The Jeweler's Work Bench
For centuries jewelers sat at their workbench as they crafted beautiful jewelry from precious metals and gemstones. Surrounded by the tools of their craft, their work benches often had many small compartments to store all of the things needed for jewelry making and repair.
These master craftsmen honed their fine skills during years of apprenticeship at the side of a master jeweler that taught them the delicate art of jewelry making. For example, Ricky C. Tanno a jeweler in Cleveland, Ohio began his career in 1914 sweeping the floor of a jewelry business. There he learned his craft and opened his own store, which is now run by his sons, in 1929. A picture of Mr. Tanno working at his workbench in 1940 shows the machinery surrounding the antique workbench that are needed for jewelry making. To view a larger version of the picture, scroll to the bottom of the page and click on the last picture on the right.
Renewed Interest in the Art of Being a Bench Jeweler
As years passed and times changed, the art of the bench jeweler took a back seat to mass-produced jewelry and jewelry names that were advertised heavily. Many jewelry store owners, who were the bench jewelers of their stores, stopped handcrafting unique pieces and stepped into the front of their stores to sell pre-made jewelry to their customers. For the most part, their workbenches remained unoccupied with the exception of jewelry repairs and the occasional hand-crafted piece.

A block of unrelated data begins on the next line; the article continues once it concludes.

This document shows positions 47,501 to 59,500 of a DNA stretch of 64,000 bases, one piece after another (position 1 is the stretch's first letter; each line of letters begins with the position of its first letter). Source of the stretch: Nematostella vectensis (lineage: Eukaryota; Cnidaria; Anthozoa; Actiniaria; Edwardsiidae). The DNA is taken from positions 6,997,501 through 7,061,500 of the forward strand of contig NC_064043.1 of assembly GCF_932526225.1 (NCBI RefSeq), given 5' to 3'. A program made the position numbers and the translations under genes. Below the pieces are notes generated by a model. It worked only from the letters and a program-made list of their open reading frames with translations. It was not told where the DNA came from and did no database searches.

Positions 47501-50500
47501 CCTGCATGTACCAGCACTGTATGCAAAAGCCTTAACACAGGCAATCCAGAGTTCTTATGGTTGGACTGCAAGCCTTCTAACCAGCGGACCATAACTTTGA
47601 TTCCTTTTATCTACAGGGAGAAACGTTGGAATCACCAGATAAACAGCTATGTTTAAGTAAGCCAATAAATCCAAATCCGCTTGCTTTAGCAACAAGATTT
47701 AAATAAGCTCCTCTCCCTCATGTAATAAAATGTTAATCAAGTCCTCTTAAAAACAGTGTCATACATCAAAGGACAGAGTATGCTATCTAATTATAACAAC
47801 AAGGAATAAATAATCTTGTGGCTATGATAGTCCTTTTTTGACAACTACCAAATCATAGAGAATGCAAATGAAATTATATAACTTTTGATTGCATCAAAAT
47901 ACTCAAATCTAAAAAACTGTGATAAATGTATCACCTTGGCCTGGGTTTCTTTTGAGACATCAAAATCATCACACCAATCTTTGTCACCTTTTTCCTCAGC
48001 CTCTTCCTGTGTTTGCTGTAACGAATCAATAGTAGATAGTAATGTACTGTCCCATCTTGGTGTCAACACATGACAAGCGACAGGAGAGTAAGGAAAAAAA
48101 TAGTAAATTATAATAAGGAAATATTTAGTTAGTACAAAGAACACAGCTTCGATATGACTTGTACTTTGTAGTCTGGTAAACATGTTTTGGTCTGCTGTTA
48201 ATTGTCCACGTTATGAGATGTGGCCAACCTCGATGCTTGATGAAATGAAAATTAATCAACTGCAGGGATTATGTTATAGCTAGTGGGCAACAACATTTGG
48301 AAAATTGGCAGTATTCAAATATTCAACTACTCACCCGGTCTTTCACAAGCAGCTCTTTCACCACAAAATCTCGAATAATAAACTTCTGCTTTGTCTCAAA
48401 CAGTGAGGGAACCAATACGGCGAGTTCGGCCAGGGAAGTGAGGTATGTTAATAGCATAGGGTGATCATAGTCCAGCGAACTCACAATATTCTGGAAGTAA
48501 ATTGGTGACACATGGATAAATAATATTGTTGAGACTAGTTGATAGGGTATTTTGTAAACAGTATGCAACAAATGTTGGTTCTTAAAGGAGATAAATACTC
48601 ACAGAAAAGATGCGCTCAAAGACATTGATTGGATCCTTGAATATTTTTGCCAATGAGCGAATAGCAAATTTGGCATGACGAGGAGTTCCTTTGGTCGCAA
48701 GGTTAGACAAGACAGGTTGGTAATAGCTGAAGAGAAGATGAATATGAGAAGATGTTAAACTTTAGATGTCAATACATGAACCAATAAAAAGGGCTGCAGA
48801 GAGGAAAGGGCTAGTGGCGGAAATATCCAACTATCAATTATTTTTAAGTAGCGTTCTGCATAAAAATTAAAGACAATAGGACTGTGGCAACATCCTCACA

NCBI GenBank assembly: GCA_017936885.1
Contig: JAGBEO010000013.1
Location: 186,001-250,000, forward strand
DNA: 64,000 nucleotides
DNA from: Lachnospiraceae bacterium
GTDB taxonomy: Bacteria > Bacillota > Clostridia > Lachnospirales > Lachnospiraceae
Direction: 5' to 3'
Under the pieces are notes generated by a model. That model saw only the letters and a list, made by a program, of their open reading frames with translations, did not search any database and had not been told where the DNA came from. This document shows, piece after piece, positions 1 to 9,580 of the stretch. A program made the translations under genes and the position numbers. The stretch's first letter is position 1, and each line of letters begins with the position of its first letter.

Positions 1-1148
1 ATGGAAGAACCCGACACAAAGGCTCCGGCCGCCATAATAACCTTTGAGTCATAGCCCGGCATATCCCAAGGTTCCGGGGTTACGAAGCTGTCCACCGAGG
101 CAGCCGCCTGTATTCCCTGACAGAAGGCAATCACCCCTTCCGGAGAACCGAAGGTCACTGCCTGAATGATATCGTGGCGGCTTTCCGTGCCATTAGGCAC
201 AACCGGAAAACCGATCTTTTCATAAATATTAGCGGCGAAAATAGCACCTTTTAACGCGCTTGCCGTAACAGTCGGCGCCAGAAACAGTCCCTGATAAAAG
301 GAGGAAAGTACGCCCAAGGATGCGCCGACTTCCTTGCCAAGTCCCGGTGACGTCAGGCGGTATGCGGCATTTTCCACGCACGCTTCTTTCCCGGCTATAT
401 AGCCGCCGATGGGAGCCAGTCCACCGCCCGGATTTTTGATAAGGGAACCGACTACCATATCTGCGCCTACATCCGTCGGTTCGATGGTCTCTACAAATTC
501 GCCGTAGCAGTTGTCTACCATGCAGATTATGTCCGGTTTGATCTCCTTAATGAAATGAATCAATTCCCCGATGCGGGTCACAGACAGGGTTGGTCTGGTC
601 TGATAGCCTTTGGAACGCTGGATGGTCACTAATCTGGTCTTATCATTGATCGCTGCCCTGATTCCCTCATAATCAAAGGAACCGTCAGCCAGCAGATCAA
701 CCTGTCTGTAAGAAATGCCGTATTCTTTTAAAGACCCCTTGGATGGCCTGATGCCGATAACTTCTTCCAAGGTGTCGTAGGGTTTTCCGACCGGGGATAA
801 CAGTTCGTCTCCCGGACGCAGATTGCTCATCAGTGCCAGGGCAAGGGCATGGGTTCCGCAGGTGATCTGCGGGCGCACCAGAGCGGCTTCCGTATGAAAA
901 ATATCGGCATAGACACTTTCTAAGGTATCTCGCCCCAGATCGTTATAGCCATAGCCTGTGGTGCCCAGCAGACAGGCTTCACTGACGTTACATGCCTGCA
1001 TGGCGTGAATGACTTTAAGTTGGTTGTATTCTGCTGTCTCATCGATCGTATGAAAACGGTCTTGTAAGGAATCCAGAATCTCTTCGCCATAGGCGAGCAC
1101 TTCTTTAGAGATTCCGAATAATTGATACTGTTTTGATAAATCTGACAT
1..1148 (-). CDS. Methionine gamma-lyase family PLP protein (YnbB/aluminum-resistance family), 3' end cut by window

Over the last several decades, there has been a resurgence of bench jewelers and their highly specialized art. Sitting at their workbench, these jewelry artists are often located in full view of the customers, including the jewelry store's front window. A bench jeweler must be adept at many skills including:
- Jewelry fabrication
- Jewelry design
- Wax carving
- Lost wax casting
- Gold smiting
- Silver smithing
- Stone setting
- Platinum work
Today jewelers can earn a degree as a bench jeweler and order a new workbench online. But many of these artists want to learn from a master jeweler as an apprentice, just as their predecessors did in bygone days. They want to sit at an antique jeweler's work bench and feel the energy from the artists that created beautiful one of a kind pieces at the same table they are using to create their unique works.
Examples of Antique Jewelers Work Benches or Cabinets
- A unique example of a two station jeweler's work table from the 1920s is pictured on the Apartment Therapy website in an antique store they profiled called Obsolete Antiques. To view this unusual jeweler's table scroll down to the second picture.
Through the years jewelers have worked their craft at antique jeweler's work benches or cabinets, creating jewelry pieces that highlight their expertise, excellence and love of their art.